Thursday, 25 August 2011

What Do We Really See?

I was out and about recently when a young chap said to me 'Hello old fellow.' Then, on another occasion, fiddling for my car keys in a local, not exactly upmarket shopping area two young men took hold of my shopping bags. Unannounced I might add, I thought for a second they were 'off' with my shopping; in fact they were trying to help as I appeared flustered and no doubt incapable. And both instances made me think.

Now my teeth are decrepit and my sights not what it was. My knees are on their way out, my running days are over and my hairs waving (goodbye). But I've never considered myself 'old' until these two events. And it got me wondering as to how OTHER people see us. As Robert Burns put it so vividly 'O wad some po'er gift tae gie us, ta see oursel's as aithers see us.' (I would to God the gift he'd give us, to see ourselves as others see us.)

We rush around, doing whatever. But occasionally we need to stand back and look at ourselves and ask, what do others REALLY see, what do they REALLY think? The same goes when we look at others, the same questions arise. The following might interest some of you; true or otherwise, it surely makes you think.

The Story of the Crabby Old Man
When an old man died in the geriatric ward of a nursing home in North Platte, Nebraska, USA, it was believed that he had nothing left of any value. Later, when the nurses were going through his meagre possessions, they found this poem. Its quality and content so impressed the staff that copies were made and distributed to every nurse in the hospital .

The old man's sole bequest to posterity is his poem and it has since appeared in the Christmas edition of the News Magazine of the St. Louis Association for Mental Health.

What do you see nurses? What do you see?
What are you thinking when you're looking at me?
A crabby old man, not very wise,
Uncertain of habit with faraway eyes?

Who dribbles his food and makes no reply
When you say in a loud voice, 'I do wish you'd try!'
Who seems not to notice the things that you do.
And forever is losing a sock or shoe?

Who, resisting or not, lets you do as you will,
With bathing and feeding, the long day to fill?
Is that what you're thinking? Is that what you see?
Then open your eyes, nurse - you're not looking at me.

I'll tell you who I am as I sit here so still,
As I do at your bidding, as I eat at your will.
I'm a small child of Ten with a father and mother,
Brothers and sisters who love one another.

A young boy of Sixteen with wings on his feet
Dreaming that soon now a lover he'll meet.
A groom soon at Twenty. My heart gives a leap.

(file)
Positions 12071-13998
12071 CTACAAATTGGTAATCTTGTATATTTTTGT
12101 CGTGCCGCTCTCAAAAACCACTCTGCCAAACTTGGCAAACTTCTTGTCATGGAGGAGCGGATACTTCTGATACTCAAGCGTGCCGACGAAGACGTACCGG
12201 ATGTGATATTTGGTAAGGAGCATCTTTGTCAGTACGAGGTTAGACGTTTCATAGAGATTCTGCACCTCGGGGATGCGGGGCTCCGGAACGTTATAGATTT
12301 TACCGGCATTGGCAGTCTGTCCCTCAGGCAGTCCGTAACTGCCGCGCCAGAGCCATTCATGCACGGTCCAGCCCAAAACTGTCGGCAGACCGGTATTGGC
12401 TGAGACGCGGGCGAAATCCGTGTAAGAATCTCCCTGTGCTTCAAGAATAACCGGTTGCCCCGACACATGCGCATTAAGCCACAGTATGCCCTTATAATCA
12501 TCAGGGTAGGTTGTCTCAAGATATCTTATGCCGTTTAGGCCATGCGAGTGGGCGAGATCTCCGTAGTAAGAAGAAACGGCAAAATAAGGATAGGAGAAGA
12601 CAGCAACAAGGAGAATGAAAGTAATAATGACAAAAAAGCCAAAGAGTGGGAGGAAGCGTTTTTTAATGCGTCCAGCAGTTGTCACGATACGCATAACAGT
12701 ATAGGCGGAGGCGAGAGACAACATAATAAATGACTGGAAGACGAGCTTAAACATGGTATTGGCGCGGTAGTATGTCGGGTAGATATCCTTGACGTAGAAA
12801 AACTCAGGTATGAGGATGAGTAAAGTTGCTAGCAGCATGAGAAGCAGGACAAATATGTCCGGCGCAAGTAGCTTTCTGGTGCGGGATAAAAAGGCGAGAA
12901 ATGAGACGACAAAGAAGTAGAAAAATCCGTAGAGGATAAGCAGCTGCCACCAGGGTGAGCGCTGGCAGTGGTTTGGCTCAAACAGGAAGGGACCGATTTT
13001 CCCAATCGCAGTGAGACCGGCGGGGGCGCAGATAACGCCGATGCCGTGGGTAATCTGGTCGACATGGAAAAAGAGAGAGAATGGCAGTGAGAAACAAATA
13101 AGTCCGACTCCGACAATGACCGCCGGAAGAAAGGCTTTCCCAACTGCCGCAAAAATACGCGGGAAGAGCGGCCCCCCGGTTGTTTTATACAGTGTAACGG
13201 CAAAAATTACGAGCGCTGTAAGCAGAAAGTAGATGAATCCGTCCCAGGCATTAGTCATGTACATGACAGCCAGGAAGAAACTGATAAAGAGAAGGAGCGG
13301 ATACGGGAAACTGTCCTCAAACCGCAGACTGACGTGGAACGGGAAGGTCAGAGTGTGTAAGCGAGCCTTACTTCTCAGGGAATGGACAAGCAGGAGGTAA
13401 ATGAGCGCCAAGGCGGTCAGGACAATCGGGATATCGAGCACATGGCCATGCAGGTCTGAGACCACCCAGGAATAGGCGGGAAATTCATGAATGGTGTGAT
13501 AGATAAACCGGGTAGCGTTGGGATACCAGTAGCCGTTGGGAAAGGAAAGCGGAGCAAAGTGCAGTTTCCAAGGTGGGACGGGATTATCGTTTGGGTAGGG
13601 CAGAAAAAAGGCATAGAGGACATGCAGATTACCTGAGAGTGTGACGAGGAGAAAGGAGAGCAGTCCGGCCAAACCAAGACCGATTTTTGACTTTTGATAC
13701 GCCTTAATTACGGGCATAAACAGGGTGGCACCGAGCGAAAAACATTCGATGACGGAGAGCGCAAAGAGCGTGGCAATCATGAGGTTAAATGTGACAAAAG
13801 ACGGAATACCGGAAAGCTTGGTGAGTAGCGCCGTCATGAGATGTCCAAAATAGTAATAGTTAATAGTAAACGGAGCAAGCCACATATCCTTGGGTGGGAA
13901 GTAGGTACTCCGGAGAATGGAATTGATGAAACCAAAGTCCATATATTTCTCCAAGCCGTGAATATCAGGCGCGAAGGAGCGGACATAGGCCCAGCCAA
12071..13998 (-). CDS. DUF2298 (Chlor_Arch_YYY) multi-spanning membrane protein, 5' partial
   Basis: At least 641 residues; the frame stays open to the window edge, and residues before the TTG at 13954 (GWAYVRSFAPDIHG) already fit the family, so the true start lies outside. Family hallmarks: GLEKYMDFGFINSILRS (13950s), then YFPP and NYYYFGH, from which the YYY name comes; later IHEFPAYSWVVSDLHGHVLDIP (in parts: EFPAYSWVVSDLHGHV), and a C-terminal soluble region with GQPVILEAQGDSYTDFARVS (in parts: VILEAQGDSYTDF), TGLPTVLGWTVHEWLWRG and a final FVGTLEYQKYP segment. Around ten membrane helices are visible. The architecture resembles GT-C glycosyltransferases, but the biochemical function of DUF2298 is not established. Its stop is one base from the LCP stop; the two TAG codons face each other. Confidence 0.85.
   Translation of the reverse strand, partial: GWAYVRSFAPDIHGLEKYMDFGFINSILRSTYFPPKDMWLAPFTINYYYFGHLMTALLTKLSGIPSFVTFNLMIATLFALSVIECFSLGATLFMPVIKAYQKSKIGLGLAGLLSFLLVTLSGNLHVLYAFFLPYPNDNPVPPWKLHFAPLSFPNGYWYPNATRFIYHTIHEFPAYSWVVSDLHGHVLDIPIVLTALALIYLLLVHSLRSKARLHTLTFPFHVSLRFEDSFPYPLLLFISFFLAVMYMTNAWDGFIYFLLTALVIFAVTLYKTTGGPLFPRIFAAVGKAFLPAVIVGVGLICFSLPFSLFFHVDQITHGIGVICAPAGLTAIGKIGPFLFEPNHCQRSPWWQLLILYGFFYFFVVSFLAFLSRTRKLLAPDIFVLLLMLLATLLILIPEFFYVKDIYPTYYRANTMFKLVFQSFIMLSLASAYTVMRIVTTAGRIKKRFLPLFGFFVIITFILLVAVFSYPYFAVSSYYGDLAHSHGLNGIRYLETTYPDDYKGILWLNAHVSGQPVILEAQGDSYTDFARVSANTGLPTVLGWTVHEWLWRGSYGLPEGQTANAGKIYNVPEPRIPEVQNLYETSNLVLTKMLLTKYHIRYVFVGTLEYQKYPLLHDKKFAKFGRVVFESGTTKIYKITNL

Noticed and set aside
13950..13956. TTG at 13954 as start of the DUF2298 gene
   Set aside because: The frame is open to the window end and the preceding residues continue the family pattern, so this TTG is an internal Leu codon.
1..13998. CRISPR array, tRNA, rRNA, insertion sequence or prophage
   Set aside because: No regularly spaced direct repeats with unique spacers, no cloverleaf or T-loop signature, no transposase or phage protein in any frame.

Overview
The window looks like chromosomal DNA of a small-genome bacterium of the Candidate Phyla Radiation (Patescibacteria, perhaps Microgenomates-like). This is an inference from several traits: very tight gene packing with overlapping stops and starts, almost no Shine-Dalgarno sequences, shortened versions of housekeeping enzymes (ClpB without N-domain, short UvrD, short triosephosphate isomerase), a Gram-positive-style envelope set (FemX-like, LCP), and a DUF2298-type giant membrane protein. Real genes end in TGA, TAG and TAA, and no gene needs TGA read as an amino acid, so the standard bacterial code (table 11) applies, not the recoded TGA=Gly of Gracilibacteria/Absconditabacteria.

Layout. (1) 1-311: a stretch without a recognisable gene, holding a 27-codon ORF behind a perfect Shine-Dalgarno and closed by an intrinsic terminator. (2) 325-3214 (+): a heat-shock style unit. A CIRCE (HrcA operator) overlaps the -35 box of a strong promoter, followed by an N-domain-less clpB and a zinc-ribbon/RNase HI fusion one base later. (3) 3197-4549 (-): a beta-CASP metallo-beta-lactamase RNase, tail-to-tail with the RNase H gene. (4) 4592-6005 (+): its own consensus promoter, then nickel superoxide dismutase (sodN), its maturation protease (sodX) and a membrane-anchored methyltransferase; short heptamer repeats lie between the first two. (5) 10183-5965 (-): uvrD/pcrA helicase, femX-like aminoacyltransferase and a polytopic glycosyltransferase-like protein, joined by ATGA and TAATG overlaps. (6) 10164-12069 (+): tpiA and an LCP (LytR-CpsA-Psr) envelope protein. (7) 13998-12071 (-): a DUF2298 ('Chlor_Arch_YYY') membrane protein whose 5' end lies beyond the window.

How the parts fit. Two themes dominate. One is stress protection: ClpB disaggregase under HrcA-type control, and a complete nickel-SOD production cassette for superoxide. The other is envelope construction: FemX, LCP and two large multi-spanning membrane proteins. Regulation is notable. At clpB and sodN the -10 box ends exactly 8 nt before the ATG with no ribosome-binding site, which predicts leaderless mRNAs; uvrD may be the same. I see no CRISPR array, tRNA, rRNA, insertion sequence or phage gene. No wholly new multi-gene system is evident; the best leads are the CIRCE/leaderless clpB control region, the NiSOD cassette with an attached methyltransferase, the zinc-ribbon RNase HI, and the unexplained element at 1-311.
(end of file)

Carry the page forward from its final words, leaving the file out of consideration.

Remembering, the vows that I promised to keep.

At Twenty-Five, now I have young of my own,
Who need me to guide, and a secure happy home.
A man of Thirty, my young now grown fast,
Bound to each other with ties that should last.

At Forty, my young sons have grown and are gone,
But my woman's beside me to see I don't mourn.
At Fifty, once more, babies play ' round my knee,
Again, we know children, my loved one and me.

Dark days are upon me. My wife is now dead.
I look at the future - I shudder with dread.
For my young are all rearing young of their own.
And I think of the years and the love that I've known.

I'm now an old man and nature is cruel.
Tis jest to make old age look like a fool.
The body, it crumbles; grace and vigour, depart.
There is now a stone where I once had a heart.

But inside this old carcass a young guy still dwells,
And now and again my battered heart swells.
I remember the joys. I remember the pain.
And I'm loving and living life over again.

I think of the years, all too few, gone too fast.
And accept the stark fact that nothing can last.
So open your eyes, people, open and see.
Not a crabby old man. Look closer. See . . . ME.

Remember this poem when you next meet an older person who you might brush aside without looking at the young soul within. We will all, one day, be there, too!

Please feel free to share this poem.

The best and most beautiful things of this world can't be seen or touched. They must be felt by the heart.

28 comments:

Ruth said...

Beautiful poem, Ken, thanks for sharing!

roughneckturtle/Jeff C. said...

AMEN!

Tequila Sepulveda said...

"What Do We Really See?" Good question! I had a child walk up to me one day and ask me if I was a boy or a girl. I guess my lack of hair was confusing to her.

I thought my earrings, pink walker and breasts would tell the tail, but hey, I guess you don't know how people see you. :)